Medved nods and then brings the conversation back to the beach where they sit now. “I’m working in car rental, and when my customers ask, I always tell them to come to Mission Beach. I mention La Jolla, Sunset Cliffs, and OB, but I do say this one first because of its touristy, nice feel, and they can get their souvenir-ing out of the way.”

Love smiles, makes affirmative noises, and squints against the bright sunlight. Medved goes on to say how thrilled she is to live in San Diego, where she’s been for two years, especially considering what’s happening in Minnesota right now. “They just got dumped on, like 16 inches of snow,” she says. “They had -35 wind chills a couple of months ago.”

A seagull swoops low overhead and we all look up. Love takes advantage of the pause to share her thoughts on another San Diego beach that has crossed her mind.

“I used to live in Imperial Beach, like 15 years ago,” she says. “That beach is lonely to me. It’s gorgeous, but it’s very lonely.”

“That’s my local beach,” Medved says. “I go there and write and meditate. It’s not a bad energy, it’s just solitude.”

“It’s lonely!” Love shouts, laughing.

“But not in a bad way,” Medved says, offering, “If you want to cry, it will be beautiful at the beach.”

There’s no crying today. The two anticipate only happy experiences. If Love says it’s so, then it’s so. Medved confirms that Love’s readings are always accurate, though sometimes, Medved will roll her eyes at the improbability only to turn around later and say, “You were right. I’m sorry if I was looking at you all crazy.”

I leave them to their happy anticipation and their sandy feet.

Night surfing

On a cool Saturday afternoon in early February, a few hours before Tina and I go looking for Mission Beach nightlife, Brooke Shibley and Karly Purvis give me their take on the neighborhood from behind the service counter at Cheap Rentals on the bay side of Mission Boulevard just south of Santa Clara Place.

Shibley, 19, loves the sandwiches at Rubicon Deli and appreciates the neighborhood’s friendly, low-key vibe, which she differentiates from PB, where there are “just parties all the time or whatever.”

Purvis, 21, describes Mission as “the touristy beach with the rides,” and says it’s a good beach for beginner surfers because it’s “not super territorial, like some other local beaches.” She also adds, “One cool thing is there’s a house on the ocean side, and they have this huge light on top of their beach house. We’ve used it to go night surfing because it projects really bright onto the waves.”

But when I ask if there’s any nightlife, Karly says, “Well, they have some pretty big parties,” she says, pointing to the apartments across the street. “I’ve seen a ton of people tripping up the stairs. They had a really big Halloween party.”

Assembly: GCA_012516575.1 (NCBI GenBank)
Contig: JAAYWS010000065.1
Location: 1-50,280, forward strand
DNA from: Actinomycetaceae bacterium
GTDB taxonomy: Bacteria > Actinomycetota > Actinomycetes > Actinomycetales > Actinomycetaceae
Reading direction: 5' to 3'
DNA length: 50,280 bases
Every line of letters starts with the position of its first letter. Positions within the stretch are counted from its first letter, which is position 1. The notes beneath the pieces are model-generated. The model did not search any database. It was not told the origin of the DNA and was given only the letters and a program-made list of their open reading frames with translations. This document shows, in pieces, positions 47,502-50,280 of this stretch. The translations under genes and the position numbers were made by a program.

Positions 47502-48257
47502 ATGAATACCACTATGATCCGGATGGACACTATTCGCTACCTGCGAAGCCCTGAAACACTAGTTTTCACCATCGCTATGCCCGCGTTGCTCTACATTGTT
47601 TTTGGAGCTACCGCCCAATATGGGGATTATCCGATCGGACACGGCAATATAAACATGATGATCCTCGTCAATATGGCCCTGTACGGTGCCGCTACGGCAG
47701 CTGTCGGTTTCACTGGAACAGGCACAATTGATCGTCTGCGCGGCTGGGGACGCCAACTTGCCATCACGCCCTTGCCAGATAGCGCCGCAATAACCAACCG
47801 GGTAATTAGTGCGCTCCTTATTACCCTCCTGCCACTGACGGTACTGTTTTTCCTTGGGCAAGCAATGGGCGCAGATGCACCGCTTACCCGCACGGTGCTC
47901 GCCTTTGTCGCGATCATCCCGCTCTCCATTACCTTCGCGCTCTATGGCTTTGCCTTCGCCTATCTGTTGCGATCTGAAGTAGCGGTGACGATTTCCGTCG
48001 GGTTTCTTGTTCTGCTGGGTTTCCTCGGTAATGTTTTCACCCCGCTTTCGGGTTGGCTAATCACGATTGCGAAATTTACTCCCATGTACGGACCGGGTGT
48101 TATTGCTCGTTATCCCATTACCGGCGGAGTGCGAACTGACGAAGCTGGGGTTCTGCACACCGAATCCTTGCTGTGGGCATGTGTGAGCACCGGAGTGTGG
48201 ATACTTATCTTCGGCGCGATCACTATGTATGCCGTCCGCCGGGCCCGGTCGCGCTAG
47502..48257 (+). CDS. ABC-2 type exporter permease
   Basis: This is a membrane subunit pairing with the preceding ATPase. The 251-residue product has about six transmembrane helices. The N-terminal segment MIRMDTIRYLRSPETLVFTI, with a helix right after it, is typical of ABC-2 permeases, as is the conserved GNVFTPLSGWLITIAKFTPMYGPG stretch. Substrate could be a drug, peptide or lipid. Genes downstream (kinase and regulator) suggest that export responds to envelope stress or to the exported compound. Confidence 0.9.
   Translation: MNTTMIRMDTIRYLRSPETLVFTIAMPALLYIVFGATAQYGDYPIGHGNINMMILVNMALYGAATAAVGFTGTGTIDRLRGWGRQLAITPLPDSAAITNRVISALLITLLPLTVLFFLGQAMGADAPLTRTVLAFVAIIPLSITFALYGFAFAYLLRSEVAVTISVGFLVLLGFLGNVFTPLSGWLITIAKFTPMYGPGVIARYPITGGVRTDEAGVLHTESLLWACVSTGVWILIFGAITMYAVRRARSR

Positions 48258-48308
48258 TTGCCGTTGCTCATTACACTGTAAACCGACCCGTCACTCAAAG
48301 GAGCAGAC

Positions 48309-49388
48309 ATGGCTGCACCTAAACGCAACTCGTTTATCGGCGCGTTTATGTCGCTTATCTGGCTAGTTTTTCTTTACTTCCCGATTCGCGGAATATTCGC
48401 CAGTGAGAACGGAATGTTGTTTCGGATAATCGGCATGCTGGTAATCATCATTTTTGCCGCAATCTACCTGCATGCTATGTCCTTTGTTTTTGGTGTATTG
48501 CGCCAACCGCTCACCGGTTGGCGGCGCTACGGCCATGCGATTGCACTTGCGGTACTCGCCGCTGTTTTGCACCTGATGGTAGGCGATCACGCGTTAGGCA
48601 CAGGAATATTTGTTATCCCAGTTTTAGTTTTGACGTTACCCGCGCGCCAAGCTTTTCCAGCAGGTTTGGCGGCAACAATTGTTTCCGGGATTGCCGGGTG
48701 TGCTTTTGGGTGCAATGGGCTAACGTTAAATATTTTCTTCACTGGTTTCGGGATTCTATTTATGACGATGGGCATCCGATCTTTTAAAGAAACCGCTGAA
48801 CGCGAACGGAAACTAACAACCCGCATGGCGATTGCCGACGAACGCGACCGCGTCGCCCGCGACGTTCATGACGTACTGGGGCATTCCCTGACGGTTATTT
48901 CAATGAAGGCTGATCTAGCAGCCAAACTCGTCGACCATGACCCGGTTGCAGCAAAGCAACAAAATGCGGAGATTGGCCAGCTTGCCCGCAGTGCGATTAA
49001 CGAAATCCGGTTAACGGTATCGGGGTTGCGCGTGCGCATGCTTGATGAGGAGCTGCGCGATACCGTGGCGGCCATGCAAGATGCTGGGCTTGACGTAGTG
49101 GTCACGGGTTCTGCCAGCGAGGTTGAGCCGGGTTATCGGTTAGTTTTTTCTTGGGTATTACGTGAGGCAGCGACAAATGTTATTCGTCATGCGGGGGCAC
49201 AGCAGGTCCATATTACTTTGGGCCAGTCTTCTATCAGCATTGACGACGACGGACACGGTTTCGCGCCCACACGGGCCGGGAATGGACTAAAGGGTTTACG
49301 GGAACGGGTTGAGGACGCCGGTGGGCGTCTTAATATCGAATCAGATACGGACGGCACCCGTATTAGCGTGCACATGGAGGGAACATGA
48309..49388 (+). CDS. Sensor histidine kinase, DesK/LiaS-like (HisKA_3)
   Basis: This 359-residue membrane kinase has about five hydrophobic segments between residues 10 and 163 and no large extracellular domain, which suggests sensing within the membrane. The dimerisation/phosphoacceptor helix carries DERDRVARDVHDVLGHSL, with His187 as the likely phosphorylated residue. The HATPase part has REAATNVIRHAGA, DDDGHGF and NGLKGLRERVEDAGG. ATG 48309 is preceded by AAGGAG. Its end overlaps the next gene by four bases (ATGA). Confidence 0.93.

A clean-cut guy in a gray shirt and sunset-colored shorts printed with palm trees comes in to rent a snorkel set. He asks for the Blue Water Vacation Homes discount. While Shibley takes care of him, Purvis reluctantly explains that down by the jetty, it can get pretty sketchy at night.

“I’ve heard about a lot of gang activity in South Mission,” she says, “and I’ve seen some of it before. We come down really early on the 4th of July to get parking, and then we just go surfing until it’s time to open the shop. And one time I was driving over the bridge, and I saw a ton of people, like about 20-30 people in an empty parking lot with their hoods all up.”

After the Blue Water discount guy, a woman in a black vest and yoga pants comes in looking for a child-seat for her bike. Purvis explains to her that for legal and safety purposes, she can only rent out the child-seats already mounted on one of their beach cruisers.

When the woman leaves, Purvis ventures away from the idea of sketchy scary nightlife and offers, “Miss B’s is pretty fun. It’s diagonally across the street. They have some crazy drinks you can get that are like really big.”

Besides taking my chances on a giant rum drink or crashing a Mission Beach house party, any other thoughts?

Backyard is pretty fun,” she says.

But isn’t that PB?

“Oh, right.”

Death metal

While there may not be much happening at night on Mission Beach streets in February, the boardwalk thrums during the day. On this particular Saturday afternoon, the temperature stays in the 63-64° range, with overcast skies and a damp wind. Granted, there’s not a lot happening on the sand aside from a few solitary walkers, a group of guys playing ultimate Frisbee, and some seagulls. But plenty of people are making use of the boardwalk.

Perched on the wall across from Beach Treats, a thatched roof snack shack fronted by a giant ice cream cone, I set my timer and log the number of passersby and how they’re traveling. In ten minutes, I count: 27 bike riders (0 tandem), 9 skateboarders, 6 scooters, 120 walkers, 11 runners, and 1 roller skater. Nearly every outdoor table and barstool at the Beach House Grill is occupied.

To the right of the giant ice cream cone, I spy a group of three young women and two young men with a video camera on a tripod. Every now and again, a sixth or seventh person joins them for a few minutes and then walks away with a handshake. I decide to approach to see what they’re up to. It turns out they’re all from University of California San Diego, and they’re working on a project.

Caroline, 21, the oldest of them, asks for my credentials before offering a cryptic explanation.